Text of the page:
Ovine Brucellosis

Ovine brucellosis (OB) is a bacterial disease of sheep that causes infertility in rams, resulting in low scanning or lambing percentages. OB is caused by the bacterium Brucella ovis. Usually, infection spreads between rams through homosexual behaviour.

Ewes rarely become infected, but can infect clean rams by exposing them to infected semen in the vagina from a recent mating. The lesions of OB can be palpated in the testes and epididymis of infected rams during pre-joining checks of rams. Infection causes inflammation and swelling of the tail of the epididymis; testes can be swollen or shrunken, and may feel hard or irregular on palpation.

OB can be eradicated from your flock by using a blood testing and cull program. Once your flock is free, monitoring through pre-joining checks of rams is vital to maintaining an OB-free flock.

Victoria has a voluntary accreditation scheme for ram breeders. OB-free accreditation requires two successive negative blood tests of all rams at an interval of not less than 60 days and not more than 180 days, and then routine testing of the ram flock. Contact your Agriculture Victoria office for further information on OB accreditation.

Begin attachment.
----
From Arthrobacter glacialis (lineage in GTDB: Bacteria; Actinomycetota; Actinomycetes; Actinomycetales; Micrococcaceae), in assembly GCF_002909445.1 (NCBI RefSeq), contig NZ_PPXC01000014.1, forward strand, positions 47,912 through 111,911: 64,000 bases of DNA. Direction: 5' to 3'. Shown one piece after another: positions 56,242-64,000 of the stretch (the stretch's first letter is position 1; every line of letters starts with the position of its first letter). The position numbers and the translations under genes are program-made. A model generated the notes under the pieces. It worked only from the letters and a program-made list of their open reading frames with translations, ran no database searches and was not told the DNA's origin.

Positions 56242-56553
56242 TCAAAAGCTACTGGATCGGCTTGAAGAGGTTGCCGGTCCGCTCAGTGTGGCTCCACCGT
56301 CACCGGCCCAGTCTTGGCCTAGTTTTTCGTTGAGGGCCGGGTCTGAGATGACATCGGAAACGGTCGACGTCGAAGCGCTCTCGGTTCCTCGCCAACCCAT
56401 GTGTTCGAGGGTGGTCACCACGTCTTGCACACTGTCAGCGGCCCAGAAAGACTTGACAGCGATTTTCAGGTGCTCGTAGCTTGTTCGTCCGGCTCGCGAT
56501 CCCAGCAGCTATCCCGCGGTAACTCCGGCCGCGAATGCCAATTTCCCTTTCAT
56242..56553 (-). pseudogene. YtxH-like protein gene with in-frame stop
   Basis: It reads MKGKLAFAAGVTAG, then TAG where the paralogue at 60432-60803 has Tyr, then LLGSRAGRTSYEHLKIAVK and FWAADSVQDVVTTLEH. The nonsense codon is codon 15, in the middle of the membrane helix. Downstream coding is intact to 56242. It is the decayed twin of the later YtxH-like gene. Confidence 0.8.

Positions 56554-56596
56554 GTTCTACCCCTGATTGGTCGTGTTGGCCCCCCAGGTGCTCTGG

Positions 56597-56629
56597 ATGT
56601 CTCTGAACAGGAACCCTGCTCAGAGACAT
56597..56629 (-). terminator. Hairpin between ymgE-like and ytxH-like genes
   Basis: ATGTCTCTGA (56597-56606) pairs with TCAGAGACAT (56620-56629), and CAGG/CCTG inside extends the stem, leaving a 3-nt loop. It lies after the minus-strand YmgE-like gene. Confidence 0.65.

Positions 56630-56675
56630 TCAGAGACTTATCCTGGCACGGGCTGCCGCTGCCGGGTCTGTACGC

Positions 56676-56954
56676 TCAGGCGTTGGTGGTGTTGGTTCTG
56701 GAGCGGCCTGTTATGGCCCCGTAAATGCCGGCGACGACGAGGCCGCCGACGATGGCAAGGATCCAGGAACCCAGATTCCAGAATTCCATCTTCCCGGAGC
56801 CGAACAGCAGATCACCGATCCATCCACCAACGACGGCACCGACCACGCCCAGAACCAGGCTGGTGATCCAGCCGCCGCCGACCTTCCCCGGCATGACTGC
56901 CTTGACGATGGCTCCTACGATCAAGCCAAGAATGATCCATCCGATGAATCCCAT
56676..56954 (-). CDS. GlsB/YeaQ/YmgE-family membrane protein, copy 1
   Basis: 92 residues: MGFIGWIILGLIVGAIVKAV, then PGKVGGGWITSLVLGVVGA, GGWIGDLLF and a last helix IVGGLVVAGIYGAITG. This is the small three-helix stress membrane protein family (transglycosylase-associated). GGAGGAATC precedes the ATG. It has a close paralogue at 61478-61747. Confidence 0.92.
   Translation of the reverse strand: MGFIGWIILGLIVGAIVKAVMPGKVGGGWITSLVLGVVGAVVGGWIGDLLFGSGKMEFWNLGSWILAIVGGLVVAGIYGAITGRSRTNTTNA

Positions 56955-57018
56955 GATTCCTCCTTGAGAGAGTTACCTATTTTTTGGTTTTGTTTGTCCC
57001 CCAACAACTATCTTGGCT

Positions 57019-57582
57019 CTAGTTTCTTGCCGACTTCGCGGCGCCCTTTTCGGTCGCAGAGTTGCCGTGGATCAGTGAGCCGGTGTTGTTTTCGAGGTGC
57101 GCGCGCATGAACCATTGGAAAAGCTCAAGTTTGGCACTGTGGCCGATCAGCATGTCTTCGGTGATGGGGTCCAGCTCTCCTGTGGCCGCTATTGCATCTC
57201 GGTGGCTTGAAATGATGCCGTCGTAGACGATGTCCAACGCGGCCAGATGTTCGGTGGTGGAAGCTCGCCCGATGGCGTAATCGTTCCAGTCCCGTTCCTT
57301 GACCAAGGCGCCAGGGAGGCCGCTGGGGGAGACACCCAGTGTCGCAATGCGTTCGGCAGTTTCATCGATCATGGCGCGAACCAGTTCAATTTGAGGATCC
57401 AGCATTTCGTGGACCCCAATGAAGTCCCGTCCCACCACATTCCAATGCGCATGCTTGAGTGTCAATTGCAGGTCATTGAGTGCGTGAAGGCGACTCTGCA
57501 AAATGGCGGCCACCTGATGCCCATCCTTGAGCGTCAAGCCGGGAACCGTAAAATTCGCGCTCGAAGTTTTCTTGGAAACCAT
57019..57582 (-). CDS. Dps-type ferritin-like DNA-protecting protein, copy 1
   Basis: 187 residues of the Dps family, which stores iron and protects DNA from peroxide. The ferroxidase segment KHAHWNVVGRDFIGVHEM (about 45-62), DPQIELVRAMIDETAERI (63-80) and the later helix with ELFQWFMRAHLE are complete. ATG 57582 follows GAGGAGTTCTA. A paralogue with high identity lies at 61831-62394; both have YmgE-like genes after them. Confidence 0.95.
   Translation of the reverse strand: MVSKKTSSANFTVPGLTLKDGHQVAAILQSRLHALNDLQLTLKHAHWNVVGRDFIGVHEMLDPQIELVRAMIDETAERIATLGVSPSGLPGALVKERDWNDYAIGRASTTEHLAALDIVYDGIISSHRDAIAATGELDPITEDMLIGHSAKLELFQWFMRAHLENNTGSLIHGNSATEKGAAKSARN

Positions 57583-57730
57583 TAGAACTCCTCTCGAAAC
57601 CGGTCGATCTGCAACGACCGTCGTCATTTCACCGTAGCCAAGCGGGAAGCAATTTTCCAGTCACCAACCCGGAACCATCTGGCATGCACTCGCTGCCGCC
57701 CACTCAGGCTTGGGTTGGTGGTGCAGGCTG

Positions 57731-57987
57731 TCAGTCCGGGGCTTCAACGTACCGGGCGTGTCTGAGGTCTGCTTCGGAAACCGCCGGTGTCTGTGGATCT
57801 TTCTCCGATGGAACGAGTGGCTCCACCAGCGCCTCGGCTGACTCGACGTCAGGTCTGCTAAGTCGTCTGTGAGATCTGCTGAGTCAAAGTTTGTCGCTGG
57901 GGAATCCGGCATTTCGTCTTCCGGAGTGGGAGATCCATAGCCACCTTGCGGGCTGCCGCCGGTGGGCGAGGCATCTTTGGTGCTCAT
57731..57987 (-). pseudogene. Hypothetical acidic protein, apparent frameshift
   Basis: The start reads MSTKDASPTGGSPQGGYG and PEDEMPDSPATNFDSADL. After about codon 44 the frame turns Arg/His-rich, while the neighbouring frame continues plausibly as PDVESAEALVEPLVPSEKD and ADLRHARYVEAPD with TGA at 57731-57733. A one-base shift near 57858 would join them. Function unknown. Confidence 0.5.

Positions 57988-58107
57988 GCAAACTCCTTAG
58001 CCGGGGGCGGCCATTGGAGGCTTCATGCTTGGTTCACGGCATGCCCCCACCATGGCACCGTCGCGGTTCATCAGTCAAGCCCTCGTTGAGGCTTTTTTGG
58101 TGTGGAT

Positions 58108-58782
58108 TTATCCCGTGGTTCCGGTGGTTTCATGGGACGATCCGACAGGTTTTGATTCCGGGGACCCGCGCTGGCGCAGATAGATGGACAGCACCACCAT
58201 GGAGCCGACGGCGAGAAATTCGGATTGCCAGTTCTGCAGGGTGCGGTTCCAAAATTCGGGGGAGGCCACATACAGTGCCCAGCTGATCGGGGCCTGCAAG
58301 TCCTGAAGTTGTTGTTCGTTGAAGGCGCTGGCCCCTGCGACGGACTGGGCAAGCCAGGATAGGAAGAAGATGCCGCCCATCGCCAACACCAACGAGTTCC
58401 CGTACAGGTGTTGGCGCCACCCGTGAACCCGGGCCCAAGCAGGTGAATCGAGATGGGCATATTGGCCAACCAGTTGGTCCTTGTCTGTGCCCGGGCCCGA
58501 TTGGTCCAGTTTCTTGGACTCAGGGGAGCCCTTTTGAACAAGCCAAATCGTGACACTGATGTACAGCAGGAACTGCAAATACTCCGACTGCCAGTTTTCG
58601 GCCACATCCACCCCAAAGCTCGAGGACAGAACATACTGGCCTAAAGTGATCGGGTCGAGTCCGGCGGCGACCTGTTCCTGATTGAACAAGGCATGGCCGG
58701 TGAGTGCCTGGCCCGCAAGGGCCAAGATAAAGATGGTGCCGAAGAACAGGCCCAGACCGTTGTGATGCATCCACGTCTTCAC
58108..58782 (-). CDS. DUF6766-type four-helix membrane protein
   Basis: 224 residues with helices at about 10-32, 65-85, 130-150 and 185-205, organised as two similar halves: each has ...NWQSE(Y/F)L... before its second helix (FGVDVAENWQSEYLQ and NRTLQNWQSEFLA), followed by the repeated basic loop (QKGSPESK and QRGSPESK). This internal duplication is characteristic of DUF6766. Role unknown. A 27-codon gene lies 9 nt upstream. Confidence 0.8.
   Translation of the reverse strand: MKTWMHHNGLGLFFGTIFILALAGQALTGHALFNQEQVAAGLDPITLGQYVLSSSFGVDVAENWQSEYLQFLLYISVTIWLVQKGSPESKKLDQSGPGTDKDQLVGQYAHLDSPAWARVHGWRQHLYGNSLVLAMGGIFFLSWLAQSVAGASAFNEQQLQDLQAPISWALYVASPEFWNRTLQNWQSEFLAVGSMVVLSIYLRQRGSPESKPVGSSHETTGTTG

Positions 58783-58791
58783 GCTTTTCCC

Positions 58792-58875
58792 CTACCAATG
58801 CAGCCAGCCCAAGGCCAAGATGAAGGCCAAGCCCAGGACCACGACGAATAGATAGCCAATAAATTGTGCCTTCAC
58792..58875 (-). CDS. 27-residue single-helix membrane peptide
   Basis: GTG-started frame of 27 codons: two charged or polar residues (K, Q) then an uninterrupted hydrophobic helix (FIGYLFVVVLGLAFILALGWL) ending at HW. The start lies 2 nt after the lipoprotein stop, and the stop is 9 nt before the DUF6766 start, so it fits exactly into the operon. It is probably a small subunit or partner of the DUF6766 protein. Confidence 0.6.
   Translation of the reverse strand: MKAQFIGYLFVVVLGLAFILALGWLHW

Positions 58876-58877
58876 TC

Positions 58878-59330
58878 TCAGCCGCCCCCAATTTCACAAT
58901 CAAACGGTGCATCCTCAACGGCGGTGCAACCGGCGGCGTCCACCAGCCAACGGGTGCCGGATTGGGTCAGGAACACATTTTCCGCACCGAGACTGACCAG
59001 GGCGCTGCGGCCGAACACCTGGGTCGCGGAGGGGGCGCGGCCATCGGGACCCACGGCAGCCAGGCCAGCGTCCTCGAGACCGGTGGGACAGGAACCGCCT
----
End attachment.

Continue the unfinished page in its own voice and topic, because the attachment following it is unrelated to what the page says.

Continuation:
Purchasing replacement rams from OB-free accredited producers reduces the risk of OB entering your property. Other biosecurity measures, such as good boundary fences, quarantining new introductions and requesting a National Sheep Health Statement from the vendor, help to maintain a clean, healthy flock.

If you think your flock may have a problem with OB, please contact your private veterinarian or local Agriculture Victoria office for further information.

Rachael Holmes, District Veterinary Officer, Agriculture Victoria Bendigo

Page last updated: 20 Jan 2021